How can blockchain technology optimise Incoterms® 2020?
Dorjee Sun, CEO and co-founder of Perlin, discusses the benefits of blockchain technology for Incoterms®2020 and the future of trade with ICC.
Over the past decade, digital technology and climate change have shaped international trade. Not too many business leaders can say that they have been at the forefront of both these movements.
Dorjee Sun, CEO and co-founder of Perlin, can.
From building his own software company as a university student to forming a carbon trading company for conserving rainforests – Mr Sun has been a driving force behind the digitalisation of trade and the fight against climate change. Now, he’s turning his attention to optimising the Incoterms® rules through blockchain technology.
Listen to ICC’s conversation with Dorjee Sun on the future of the Incoterms® rules.
Entrepreneur and Environmentalist
Mr Sun’s career as an entrepreneur began while he was still a student at the University of New South Wales (UNSW) in Australia. While at UNSW, he founded his first software company with a specific focus on recruitment. Since then, Mr Sun has founded over twenty companies in a wide variety of sectors, including recruitment, education, technology, and environment.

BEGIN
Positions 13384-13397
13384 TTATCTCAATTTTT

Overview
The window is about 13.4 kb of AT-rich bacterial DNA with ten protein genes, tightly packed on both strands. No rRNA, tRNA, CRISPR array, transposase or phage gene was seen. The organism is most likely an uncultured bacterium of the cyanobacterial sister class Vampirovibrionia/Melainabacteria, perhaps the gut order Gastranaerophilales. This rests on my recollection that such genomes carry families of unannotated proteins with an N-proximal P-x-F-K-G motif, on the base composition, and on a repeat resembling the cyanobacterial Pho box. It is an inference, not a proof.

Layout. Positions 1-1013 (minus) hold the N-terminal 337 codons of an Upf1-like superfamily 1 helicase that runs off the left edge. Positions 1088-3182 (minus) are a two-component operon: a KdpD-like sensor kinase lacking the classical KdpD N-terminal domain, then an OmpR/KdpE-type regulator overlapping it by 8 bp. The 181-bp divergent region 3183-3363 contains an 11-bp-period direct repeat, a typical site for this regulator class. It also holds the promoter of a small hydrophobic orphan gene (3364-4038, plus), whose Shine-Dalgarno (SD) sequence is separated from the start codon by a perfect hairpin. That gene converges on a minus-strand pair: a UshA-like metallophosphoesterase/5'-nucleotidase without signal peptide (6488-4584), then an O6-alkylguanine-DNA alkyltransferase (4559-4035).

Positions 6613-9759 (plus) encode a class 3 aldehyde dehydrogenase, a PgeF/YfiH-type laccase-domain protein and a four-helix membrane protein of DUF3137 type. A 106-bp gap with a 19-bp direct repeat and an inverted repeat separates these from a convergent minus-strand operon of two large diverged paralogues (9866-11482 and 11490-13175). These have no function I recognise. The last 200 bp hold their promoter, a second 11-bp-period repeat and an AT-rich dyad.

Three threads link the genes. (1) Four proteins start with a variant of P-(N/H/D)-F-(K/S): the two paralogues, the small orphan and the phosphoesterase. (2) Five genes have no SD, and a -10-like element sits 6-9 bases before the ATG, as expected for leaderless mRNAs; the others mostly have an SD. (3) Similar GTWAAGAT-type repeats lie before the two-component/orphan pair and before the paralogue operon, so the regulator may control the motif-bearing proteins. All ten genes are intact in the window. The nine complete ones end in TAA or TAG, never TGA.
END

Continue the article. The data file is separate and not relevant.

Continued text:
Mr Sun decided to join the fight against climate change 12 years ago by creating his own carbon-trading company, known as Carbon Conservation. As part of this project, Mr Sun raised funds to conserve rainforests around the world by selling carbon credits. “We ended up raising a US$400m. facility to protect rainforests around the world,” explained Mr Sun. “We did some of the first carbon deals with clients, such as Rio Tinto, Bank of America and Merrill Lynch.”
Mr Sun’s commitment to environmental protection attracted the attention of Time Magazine, who named him a Hero of the Environment in 2009. Mr Sun also starred in The Burning Season, a 2008 documentary examining the burning of rainforests in Indonesia.
Despite Carbon Conversation’s success, Mr Sun experienced frustration with the unwillingness of governments to adapt their legislation to protect the environment.“What was fascinating then was when the governments were unable to reach a consensus around what would happen post Kyoto – that was when I started looking at non-governmental instruments: Things, like Bitcoin, blockchain, (and other) decentralized consensus mechanisms,” Mr Sun said.
“So it was from a very centralised initiative such as carbon credits and intergovernmental agreements on climate change that then lead me into blockchain.”
Listen to Bob Ronai discuss the problematic practice of setting prices for the Incoterms® rules, such as FOB, CFR, CPT prices.
In 2018, Mr Sun founded Perlin, a Singapore-based blockchain technology company, to empower businesses and communities around the world.
“Perlin is hoping to become what I believe is a requirement for the future regime. If you think about any type of governance, you need to have some sort of monitoring,” explained Mr Sun. “The power of blockchains is that it uses mathematics and technology and it allows humanity to reach a consensus on a piece of data, without having a central authority dictate to it.”
Perlin’s blockchain technology, known as Wavelet, allows businesses to track data directly on the public ledger. By making this data public through the use of a public ledger, Mr Sun believes that businesses can optimise their operations and supply chains.